JEFFERSON CITY — A multi-hundred million dollar bond, slated for higher education “life science” construction projects statewide, took a step forward Wednesday evening when the Senate gave the bill first-round approval.
Although the bill won preliminary approval, several provisions were added that could cause it to face strong opposition in the House, including:
The size of the bond now measures $377.5 million. Community colleges would receive $22.5 million from the bond. The University of Missouri system would receive about $195 million, with about $90 million of that going to the MU campus.
Approval came despite an addition by Sen. Ken Jacob, D-Columbia, that would increase taxes on businesses and generate about $50 million per year. That money would pay off debt from the bond and then, with the leftovers, help fund financial aid for Missouri college students.
Missouri businesses would be able to earn tax credits by hiring students who graduate from schools receiving money from the bond.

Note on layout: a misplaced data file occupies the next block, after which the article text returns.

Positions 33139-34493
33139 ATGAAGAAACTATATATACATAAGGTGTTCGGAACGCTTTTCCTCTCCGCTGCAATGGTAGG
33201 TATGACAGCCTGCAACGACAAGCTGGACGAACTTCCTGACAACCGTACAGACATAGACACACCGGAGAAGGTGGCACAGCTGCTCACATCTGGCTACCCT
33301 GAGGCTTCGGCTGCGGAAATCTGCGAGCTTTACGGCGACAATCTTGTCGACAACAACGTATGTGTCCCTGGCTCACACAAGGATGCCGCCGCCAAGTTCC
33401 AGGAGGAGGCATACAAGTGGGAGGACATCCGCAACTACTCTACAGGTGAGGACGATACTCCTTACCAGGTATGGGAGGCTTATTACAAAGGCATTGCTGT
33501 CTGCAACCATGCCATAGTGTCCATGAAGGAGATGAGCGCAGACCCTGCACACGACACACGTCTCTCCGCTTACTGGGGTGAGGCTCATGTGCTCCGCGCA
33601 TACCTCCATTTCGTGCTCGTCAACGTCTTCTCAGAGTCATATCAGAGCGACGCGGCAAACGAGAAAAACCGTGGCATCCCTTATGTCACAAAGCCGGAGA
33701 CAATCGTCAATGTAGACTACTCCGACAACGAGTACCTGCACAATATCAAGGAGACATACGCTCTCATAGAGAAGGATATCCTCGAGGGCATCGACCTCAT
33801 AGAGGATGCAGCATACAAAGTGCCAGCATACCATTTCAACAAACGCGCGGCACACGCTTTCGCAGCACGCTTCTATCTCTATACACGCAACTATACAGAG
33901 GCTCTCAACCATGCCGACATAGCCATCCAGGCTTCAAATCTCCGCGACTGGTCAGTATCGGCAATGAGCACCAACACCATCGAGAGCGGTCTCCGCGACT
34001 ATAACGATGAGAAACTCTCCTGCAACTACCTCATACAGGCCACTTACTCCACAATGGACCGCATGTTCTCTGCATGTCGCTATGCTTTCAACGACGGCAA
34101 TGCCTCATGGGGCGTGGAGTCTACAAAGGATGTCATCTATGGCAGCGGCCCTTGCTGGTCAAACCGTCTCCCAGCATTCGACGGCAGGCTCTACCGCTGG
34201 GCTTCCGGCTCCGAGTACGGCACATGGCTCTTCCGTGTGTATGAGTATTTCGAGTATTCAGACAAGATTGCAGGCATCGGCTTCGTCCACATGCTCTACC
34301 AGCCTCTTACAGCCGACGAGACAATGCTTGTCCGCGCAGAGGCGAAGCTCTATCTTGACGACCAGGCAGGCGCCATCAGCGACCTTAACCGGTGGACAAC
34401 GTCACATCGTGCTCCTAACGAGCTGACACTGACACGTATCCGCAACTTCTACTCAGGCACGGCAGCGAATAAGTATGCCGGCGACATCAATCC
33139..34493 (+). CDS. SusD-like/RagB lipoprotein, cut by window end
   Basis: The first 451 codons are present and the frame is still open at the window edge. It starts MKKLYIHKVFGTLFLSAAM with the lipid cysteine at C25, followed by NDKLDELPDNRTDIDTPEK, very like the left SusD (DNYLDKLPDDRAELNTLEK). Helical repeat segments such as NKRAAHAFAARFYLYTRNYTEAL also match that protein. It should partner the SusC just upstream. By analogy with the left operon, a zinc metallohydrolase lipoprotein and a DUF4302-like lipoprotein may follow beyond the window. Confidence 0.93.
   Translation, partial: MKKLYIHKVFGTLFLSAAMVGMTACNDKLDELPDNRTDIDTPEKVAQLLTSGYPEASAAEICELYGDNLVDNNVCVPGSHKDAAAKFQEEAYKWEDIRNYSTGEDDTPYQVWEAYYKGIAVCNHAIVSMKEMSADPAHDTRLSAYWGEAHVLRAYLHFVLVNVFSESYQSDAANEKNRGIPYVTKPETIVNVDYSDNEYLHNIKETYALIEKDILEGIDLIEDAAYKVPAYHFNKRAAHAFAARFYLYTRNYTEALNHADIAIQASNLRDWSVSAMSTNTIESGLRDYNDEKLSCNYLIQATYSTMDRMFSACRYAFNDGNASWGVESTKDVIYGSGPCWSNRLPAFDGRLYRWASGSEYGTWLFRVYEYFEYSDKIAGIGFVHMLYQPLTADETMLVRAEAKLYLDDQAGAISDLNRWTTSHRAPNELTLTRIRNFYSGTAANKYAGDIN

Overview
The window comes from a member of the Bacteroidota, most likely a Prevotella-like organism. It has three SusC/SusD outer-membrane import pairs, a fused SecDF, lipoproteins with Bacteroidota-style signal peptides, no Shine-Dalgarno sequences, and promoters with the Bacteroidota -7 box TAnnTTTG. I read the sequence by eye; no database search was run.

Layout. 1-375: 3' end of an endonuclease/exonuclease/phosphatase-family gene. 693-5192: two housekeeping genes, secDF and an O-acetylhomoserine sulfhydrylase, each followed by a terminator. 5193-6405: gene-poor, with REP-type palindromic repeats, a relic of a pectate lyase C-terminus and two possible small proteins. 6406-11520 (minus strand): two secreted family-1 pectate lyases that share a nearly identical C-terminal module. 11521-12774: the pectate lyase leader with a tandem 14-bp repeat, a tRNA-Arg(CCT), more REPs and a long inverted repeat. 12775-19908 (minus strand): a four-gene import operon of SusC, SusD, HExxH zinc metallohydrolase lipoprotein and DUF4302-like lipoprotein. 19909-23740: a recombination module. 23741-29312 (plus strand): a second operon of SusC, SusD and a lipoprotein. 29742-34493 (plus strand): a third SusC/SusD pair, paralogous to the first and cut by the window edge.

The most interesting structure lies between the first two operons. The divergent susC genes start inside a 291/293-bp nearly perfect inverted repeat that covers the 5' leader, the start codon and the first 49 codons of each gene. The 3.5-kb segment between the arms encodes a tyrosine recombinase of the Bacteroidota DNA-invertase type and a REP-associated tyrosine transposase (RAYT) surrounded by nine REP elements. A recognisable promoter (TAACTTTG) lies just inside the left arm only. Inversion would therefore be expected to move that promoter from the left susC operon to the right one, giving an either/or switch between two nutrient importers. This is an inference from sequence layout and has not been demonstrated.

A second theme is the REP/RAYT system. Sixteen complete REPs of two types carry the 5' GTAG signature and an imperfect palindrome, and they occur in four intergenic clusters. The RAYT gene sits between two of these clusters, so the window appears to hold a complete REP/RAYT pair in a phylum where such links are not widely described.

Jacob said his plan would give the state a viable way to fund bond payments.
There are 16 projects and 14 schools on the list. The projects are supposed to further research in areas such as biology, chemistry and genetics.
Wednesday night was the first time in months that action had been taken on the bond. The bill has floated around the Senate since February.
At that time, President Pro Tem Peter Kinder, R-Cape Girardeau, and Jacob reached an agreement where Jacob would end his filibuster against changing Southwest Missouri State University’s name to Missouri State University.
In return, Kinder would have introduced a bond bill for the UM system only.
During the debate, Kinder said that both the name change and the bond would be linked together— if one passed, then the other would pass. But Jacob said that was never part of the deal.
That both Jacob and Kinder are vying for the lieutenant governor’s seat — a fact that Jacob was quick to pounce on — has also complicated the matter.
“Sen. Kinder has become very snuggly with higher education,” Jacob said.
UM system lobbyist Steve Knorr said the system would remain cautious about its chances of securing the money.
“In this business, you take everything one step at a time,” he said.